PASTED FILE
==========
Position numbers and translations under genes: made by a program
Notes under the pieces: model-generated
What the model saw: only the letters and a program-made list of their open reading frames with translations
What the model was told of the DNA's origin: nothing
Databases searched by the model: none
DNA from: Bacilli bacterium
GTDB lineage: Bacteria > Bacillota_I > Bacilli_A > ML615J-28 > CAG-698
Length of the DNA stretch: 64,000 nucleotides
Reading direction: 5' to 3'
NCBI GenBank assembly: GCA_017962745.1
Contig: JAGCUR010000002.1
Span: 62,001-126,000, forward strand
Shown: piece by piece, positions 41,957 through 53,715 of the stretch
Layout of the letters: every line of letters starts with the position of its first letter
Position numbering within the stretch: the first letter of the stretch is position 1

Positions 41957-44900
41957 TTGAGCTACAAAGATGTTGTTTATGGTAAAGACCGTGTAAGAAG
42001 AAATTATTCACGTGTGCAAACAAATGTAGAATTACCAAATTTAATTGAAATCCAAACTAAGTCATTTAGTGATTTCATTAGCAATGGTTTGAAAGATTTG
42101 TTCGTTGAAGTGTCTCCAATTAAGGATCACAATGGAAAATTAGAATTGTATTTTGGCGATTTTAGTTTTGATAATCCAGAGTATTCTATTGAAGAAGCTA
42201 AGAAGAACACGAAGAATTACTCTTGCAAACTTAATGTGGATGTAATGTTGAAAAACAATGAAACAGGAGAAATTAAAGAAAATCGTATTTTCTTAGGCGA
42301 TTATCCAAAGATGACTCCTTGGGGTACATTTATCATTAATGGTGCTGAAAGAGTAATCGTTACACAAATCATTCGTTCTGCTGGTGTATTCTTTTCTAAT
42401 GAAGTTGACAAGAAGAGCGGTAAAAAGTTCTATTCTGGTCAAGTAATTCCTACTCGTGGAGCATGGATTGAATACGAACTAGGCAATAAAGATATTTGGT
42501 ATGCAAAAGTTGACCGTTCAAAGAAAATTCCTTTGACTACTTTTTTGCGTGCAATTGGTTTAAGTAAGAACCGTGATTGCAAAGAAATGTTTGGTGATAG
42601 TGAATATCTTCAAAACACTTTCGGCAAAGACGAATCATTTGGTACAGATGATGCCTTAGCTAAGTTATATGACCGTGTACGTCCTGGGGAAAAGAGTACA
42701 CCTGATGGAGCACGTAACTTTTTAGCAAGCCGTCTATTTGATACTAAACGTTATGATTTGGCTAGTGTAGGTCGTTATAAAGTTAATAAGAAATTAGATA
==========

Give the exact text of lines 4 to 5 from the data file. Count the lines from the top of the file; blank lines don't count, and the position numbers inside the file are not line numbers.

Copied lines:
What the model was told of the DNA's origin: nothing
Databases searched by the model: none